Improving optical-tweezer technology with graphene
(Nanowerk Spotlight) Back in 1970, Arthur Ashkin of Bell Laboratories found that radiation pressure – the ability of light to exert pressure to move small objects – could be harnessed to constrain small particles (see the original 1970 paper: "Acceleration and Trapping of Particles by Radiation Pressure"). In 2018, he was awarded half of the Nobel Prize in Physics 'for groundbreaking inventions in the field of laser physics'.
Ashkin's discovery has since formed the basis for the development of optical tweezers, a tool frequently used to control the motion of small biological objects and investigate them. Optical tweezers operate by trapping particles at the focal points of tightly focused laser beams, allowing researchers to manipulate the objects without any physical contact.
This rapidly evolving technology opened up a wide variety of research applications. The ability to manipulate small suspended particles such as cells and micro- and nanoparticles plays an essential role in the advancement of areas ranging from nanotechnology to microbiology and molecular medicine. Optical tweezer tools offer researchers the chance to perform precise force sensing in a fluid environment, for instance by clarifying some of the picoNewton (10-12 N) forces that govern fundamental processes in the cell.
Unfortunately, thermal effects in the focus area generated by the laser beams result in two major problems: one is the possibility of thermal damage to biological samples; the other is that higher laser energies cause stronger Brownian motion, which decreases particle-trapping accuracy, especially for nanoparticles.
To overcome these issues, several optical tweezer techniques such as photoelectric-, thermoelectric-, and plasmonic tweezer configuration were developed. Each has its own advantages and disadvantages, and often doesn't fully meet the critical demands for low damage and wide operating bands.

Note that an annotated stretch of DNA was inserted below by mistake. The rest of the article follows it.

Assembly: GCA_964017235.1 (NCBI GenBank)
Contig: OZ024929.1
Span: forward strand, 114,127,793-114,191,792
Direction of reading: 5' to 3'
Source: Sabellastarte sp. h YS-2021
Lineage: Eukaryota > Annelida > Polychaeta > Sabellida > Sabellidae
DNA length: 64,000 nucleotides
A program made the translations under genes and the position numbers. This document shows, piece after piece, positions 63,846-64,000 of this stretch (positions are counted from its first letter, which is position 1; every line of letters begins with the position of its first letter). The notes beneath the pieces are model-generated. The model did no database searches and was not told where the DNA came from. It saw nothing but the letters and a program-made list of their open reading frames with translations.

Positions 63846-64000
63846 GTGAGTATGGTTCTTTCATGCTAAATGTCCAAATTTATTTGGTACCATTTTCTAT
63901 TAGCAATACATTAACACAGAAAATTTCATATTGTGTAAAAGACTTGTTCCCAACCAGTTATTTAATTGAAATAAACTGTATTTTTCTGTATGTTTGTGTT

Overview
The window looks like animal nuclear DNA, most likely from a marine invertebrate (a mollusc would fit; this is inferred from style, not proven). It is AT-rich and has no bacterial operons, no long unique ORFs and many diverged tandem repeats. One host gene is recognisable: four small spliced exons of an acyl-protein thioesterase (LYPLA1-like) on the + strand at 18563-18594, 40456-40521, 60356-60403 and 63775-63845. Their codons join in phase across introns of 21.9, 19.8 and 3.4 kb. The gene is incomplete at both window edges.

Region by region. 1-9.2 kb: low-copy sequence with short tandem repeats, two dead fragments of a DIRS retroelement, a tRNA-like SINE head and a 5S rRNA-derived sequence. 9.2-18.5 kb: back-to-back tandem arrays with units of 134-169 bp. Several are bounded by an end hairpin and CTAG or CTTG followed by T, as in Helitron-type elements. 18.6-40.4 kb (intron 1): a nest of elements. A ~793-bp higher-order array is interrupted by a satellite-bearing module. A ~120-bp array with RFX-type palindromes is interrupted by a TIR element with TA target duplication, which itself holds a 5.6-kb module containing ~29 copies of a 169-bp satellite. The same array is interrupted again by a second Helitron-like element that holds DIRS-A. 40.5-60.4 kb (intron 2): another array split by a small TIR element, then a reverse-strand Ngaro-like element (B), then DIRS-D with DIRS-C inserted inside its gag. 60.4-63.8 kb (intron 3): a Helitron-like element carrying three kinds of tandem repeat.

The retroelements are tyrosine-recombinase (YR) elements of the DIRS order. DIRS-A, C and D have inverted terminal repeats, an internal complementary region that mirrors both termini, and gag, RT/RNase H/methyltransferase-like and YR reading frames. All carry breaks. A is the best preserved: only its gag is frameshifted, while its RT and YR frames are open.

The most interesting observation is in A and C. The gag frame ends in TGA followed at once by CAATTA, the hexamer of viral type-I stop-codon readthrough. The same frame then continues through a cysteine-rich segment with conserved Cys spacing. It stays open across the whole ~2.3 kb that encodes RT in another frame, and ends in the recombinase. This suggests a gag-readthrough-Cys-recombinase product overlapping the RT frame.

Particularly promising have been opto-thermoelectric tweezers (OTET), developed in 2018. In general, the trapping power of optical tweezers requires a milliwatt laser and a high numerical aperture objective lens to form a high-intensity focus, where the optical power densities are typically 10–103 mW/µm2, high enough to cause damage to biological samples.
But, thanks to the opto-thermoelectric effect, OTET require laser powers that are around two orders of magnitude lower than those required by traditional optical tweezers. OTET typically depend on a 5 nm thick gold film and a 532 nm laser for trapping.
By replacing the gold film with graphene, researchers at Shenzhen University have improved the performance of OTET. These new graphene-based opto-thermoelectric tweezers benefits from a much broader working wavelength range and a larger trapping area compared to those of gold-film-based opto-thermoelectric tweezers.
Figure 1. (a) Schematic diagram of graphene based opto-thermoelectric tweezers. (b) Trapping results based on the graphene thermoelectric tweezers (stably captured on graphene surface, but escaped on the glass surface). (Reprinted with permission by Wiley-VCH Verlag)